Soldi Pubblici ("Public Money") is an online portal that publishes details of all spending by Italian public bodies. It covers both central and local levels of government.
Citizens who visit the website can use keywords to check on expenditure by Italy's many public authorities, through a semantic search engine. The combination of the portal's functionality and the use of electronic invoicing in public administration — which has been mandatory since March 2015 — makes it possible to link every expenditure with a corresponding invoice, which contains details of the beneficiary and a description of the service or goods provided.
Opening up all public expenditure via a searchable web portal is a major shift in increasing the government's transparency and accountability. Although it is still too early to assess the impact and results from this initiative, if fully implemented it will be highly transformative.
The Soldi Pubblici portal is based on the SIOPE database (Sistema informativo sulle operazioni degli enti pubblici; Information System on the Operations of Public Bodies) run by the National Bank of Italy (Banca d'Italia). SIOPE is a system for the online aggregation of information on the cash transactions, payments and collections made by every public administration treasurer. It is the result of a collaboration between the State General Accounting Department (Ragioneria Generale dello Stato), the National Bank, and the National Institute of Statistics (Istituto Nazionale di Statistica, ISTAT).
Central government has been involved in SIOPE since 2003. Regional and local authorities (for cities and towns of more than 20,000 people) and universities have been linked since 2006, and smaller local authorities since 2007. In 2015 the State General Accounting Department made access to the SIOPE database available to the public through the Soldi Pubblici portal.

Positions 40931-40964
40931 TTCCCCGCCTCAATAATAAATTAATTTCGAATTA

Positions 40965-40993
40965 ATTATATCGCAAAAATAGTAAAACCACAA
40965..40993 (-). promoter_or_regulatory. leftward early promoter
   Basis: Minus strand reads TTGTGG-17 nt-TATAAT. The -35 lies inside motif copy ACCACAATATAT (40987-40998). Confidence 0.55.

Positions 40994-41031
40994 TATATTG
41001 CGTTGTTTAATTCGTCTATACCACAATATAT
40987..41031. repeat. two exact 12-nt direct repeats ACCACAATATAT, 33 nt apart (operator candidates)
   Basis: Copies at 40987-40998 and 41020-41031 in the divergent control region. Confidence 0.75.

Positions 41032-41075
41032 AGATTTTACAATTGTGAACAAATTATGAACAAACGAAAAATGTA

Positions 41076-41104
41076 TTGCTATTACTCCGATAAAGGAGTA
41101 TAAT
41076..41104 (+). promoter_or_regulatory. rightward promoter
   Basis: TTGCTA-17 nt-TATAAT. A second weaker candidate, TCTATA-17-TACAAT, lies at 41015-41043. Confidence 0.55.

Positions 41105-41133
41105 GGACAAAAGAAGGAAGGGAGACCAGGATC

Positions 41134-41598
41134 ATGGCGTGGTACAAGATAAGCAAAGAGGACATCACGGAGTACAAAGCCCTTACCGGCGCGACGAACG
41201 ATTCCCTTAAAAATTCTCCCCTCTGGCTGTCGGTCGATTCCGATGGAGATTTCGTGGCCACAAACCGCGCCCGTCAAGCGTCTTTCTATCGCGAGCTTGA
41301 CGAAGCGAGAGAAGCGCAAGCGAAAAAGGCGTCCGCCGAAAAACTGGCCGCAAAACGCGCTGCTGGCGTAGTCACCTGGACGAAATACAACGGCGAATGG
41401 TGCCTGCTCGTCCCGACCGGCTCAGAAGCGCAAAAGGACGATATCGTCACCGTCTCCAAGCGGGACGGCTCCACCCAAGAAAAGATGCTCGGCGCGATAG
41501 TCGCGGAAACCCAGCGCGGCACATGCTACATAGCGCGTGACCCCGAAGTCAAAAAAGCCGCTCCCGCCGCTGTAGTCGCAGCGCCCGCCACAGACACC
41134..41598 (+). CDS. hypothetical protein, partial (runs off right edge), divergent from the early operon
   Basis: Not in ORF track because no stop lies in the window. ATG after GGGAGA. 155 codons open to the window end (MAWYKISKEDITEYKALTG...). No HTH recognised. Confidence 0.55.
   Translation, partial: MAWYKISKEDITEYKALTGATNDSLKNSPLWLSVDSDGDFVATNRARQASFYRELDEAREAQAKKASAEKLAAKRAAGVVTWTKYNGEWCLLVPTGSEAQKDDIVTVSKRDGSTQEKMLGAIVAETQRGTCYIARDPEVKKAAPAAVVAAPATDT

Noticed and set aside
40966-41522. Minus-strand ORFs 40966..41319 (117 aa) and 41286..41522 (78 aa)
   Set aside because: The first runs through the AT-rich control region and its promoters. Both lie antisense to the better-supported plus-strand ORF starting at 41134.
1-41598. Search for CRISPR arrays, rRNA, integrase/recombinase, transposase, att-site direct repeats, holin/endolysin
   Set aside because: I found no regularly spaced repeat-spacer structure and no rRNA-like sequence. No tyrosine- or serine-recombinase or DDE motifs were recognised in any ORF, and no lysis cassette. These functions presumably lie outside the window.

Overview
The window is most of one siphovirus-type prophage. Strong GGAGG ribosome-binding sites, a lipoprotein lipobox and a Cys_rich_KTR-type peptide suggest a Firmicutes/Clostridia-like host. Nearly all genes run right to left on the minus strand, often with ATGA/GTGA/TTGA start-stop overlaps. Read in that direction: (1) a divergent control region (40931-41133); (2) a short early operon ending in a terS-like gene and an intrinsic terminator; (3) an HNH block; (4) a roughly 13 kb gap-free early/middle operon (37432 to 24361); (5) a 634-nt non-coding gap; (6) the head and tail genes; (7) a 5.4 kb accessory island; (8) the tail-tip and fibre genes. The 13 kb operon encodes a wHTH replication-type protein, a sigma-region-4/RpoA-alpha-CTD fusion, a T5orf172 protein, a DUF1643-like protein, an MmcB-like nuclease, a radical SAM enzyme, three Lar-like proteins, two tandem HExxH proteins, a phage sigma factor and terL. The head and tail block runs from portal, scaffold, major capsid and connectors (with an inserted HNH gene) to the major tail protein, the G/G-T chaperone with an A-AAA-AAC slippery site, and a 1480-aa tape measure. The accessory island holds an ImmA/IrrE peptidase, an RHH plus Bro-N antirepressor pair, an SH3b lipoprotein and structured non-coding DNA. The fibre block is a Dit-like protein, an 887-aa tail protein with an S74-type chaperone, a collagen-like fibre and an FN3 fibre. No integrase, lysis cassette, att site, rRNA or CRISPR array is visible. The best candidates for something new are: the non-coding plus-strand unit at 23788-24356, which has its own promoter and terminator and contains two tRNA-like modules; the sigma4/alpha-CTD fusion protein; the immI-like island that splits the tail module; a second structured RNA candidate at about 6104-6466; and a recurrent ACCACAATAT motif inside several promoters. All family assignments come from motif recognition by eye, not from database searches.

OGP Action Plan
The Soldi Pubblici portal was launched in December 2014, at the same time as the second Italian OGP Action Plan was released. The central themes in the plan for the period 2014-2016 are participation, transparency, technological innovation, integrity, and accountability. Opening up the SIOPE database to the public was the third action in this plan, under the catchline "Follow the money".
According to a spokesperson at the Agency for a Digital Italy (Agenzia per l'Italia Digitale, AgID), however, the origins of Soldi Pubblici pre-date the Action Plan.
The inclusion of the portal in the plan is justified by its potential and meaningfulness. But the added value of putting it into the Action Plan to the commitment that already existed is unclear.
Description of target users and groups
Follow the money
According to the spokesperson, the "Follow the money" action aims to increase the usability of the SIOPE data by creating communities, communication initiatives, and provision of training for data reuse.
Citizens can enter the website and use keywords to find expenditures of the many public authorities through a semantic search engine.
Main results, benefits and impacts
According to the AgID spokesperson, not all public administration entities are yet part of the Soldi Pubblici project:
Small municipalities in particular are having a hard time finding the resources to implement this initiative.
According to our OGP Midterm Self-Assessment Report, the Soldi Pubblici website received more than 1.5 million hits per month, said the spokesperson.
This initiative has raised awareness about the open data ecosystem and is seen as an innovative way to fight corruption, although it is still too early to find evidence on the use of the tool.